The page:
1 year
Problems Bigger Than Corruption
By Odera Okakpu
I was once stranded somewhere in Borno, not far from Chibok. Naturally it takes a lot for me to panic. But when a rickety old Volkswagen Gulf 2 breaks down, in the middle of a horrible muddy road, in a town that was formally named after Satan, you are allowed to be a little worried. And when you realize 30 mins later that it cannot be fixed and you must trek an uncertain distance down the road to flag down help; you are allowed to be worried. And when you get to the deserted road, eventually, 30 minutes later, and have the passing driver of another small rickety car tell you that your best option is to go back to that village you came from because there is a curfew, this is Boko Haram territory, the next checkpoint is 8km and it‘s just not safe, you are definitely allowed to be worried and start panicking. But still I did not.

As a stubborn, youthful, adventurist I convinced the other 4 wanderers that forward ever backward never is the best option we have and hopefully we‘d find a mechanic to fix the car and take us to safety. We walked and walked and walked into the darkness. 3 vehicles passed and moped at us; no one can trust anyone in this area so it‘s best to keep on moving and we really didn‘t blame them. More than an hour of walking and everywhere was pitch black until tiny lights started blinking in a Morse code like fashion. Friend or foe passed through my mind and for a minute I was worried. Vigilante men wielding charms and local ammunition stepped out of the shadows to ask us questions. “Help us” was all we could answer and help they did.

The walking continued in the dark. More confirmation and investigation that we were not the foe was done and they found us a single hut to sleep. The Good Samaritans gave us bread and malt to hold our stomachs and assured us safety and a solution by morning.

Based on my story and this title at this point you must have concluded that our problem bigger than corruption must be insecurity. But even in so called developed countries like the ones we see in Hollywood, they too are afraid of the things that lurk in the dark.

One problem bigger than corruption (because I‘m of the opinion Nigeria and Nigerians suffer from warped paradigms but this cannot be managed or even quantified) is the lack of vision and foresight. If our politicians generally had collective vision for our country, there should be set structures in place to call an emergency agency. If that had not worked there would have at least been light for us to watch TV and console ourselves till morning. If proper structures were in place vigilante would not wonder what a team from Lagos was looking for in their backward northeastern village because they would be used to the visitors.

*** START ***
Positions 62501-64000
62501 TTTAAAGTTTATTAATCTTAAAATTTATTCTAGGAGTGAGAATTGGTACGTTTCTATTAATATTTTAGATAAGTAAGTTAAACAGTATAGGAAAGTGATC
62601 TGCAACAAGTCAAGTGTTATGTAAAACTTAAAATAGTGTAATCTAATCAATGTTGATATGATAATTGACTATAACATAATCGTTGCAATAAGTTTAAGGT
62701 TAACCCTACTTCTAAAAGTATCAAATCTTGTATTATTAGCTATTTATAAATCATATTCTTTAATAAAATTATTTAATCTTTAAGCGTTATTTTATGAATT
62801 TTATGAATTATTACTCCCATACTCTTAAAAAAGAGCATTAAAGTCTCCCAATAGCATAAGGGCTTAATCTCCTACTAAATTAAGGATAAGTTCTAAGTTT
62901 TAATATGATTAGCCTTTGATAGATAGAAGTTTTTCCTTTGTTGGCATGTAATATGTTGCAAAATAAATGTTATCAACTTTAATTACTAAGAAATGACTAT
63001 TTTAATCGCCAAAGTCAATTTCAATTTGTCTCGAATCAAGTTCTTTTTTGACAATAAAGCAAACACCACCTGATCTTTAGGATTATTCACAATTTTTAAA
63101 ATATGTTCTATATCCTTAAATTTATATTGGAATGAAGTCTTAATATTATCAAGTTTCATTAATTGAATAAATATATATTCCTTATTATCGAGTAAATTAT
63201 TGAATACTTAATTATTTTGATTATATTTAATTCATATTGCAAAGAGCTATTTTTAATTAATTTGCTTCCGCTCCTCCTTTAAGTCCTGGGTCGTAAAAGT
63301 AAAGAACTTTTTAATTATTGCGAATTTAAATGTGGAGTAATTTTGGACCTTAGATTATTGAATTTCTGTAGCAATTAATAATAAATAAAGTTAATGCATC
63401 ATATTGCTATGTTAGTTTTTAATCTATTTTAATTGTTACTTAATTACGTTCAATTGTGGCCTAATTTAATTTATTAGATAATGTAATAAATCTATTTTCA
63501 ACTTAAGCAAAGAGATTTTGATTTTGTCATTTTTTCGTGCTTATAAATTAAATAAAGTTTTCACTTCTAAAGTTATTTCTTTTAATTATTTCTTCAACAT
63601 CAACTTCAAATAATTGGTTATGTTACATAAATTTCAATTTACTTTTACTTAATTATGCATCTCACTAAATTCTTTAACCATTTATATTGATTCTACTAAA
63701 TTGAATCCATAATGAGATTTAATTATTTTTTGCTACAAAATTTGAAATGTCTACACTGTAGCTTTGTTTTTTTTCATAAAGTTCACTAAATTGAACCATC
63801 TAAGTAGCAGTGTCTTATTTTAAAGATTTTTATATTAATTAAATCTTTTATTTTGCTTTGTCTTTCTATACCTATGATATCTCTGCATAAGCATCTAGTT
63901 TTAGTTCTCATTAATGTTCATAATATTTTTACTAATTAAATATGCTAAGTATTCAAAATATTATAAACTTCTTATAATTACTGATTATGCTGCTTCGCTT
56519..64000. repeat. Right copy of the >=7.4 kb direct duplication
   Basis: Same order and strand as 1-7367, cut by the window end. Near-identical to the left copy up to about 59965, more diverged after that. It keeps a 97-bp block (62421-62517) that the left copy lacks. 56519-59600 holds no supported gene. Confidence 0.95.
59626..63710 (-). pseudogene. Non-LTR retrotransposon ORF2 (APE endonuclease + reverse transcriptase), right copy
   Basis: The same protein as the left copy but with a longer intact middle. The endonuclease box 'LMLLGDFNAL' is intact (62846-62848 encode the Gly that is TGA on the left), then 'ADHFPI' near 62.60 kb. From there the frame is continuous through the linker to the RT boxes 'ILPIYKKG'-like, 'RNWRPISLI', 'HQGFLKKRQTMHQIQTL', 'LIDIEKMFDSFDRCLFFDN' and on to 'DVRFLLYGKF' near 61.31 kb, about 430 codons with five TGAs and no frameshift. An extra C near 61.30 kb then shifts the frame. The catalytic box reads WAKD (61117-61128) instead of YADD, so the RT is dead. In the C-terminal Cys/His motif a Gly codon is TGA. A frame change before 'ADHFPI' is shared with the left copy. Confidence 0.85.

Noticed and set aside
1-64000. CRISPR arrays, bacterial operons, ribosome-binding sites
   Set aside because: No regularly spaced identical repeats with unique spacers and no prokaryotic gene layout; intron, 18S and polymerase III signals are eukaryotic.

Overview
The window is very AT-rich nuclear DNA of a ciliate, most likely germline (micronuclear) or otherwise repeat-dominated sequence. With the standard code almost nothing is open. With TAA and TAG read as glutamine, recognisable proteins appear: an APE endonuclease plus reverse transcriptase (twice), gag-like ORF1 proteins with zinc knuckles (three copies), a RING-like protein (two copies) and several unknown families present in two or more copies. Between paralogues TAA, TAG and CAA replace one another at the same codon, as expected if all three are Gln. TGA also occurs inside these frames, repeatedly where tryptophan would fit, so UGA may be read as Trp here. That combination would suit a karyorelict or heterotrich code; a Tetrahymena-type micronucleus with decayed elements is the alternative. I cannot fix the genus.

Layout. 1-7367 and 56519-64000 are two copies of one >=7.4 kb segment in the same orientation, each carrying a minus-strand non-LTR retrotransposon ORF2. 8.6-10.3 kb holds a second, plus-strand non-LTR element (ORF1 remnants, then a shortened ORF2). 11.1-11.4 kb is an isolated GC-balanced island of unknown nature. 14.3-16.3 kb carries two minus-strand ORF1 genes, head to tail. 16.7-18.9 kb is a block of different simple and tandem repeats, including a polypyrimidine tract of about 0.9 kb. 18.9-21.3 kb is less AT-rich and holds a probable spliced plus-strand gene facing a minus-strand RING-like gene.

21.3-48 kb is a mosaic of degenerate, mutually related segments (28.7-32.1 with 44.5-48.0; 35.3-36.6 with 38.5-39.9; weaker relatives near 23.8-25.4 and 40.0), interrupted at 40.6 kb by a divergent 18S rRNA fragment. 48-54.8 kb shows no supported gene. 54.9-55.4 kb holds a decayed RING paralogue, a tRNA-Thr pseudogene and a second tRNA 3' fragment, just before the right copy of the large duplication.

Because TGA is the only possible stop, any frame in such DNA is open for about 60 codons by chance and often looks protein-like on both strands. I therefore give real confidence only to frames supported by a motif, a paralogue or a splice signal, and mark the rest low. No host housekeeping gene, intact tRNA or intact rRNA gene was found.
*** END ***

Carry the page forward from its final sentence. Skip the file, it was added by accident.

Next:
As I lay in the dark, mosquito invested, hut, I began to think back on how stuck in the past these people were and they had no idea. Because governments that were meant to provide them the basic amenities to survive in the 21st century, to survive in a fast evolving and incredibly dangerous world, had so neglected them.

Corruption, which is not limited to embezzling of funds, is bred from a group of people that have never known HOW things are supposed to go, as they say charity begins at home. If individuals know that they do not need to do too much to be comfortable they would not have to cut corners or embezzle funds. Corruption is not particular to Nigeria or African countries alone. Corruption is seen largely even in the western world. Even some of the most advanced governments have not completely eradicated corruption. In fact in more advanced countries it is much easier for corruption to thrive because their citizens generally have all they need to function and survive amicably.

Leaders and citizens alike fail to plan for the future past making sure money is at hand. But life and liveliness is way more than that. Lack of foresight is what has caused most of Nigeria to remain looking stuck in the 70’s. Our leaders carted away money meant to bring us up to par with evolving times and forgot that few would become educated. And those that are educated will come back and educate their brothers, make comparisons and ask questions.

Lack of foresight on our parts as citizens has caused us to not ask our public servants what tangible things our communities would get from electing them. Lack of foresight is the reason why, when leaders and all those in charge allowed our schools standards to dwindle and unemployment to rise, they never considered how the youth will survive. They never forecast armed robbery, kidnapping, oil bunkering, piracy or even Boko Haram. They never forecast how deeply they could hurt and scar us, by not taking care of us.

The lack of vision and forecast is why our economy is slowly crumbling, because no one thought of a hypothetical situation in which there is no more oil.

Vision and foresight should be what drives us as millennials when the time comes for us to take over leadership. We need to honestly tell ourselves we are living in a failed society and make preparations so our grandchildren do not live in such conditions.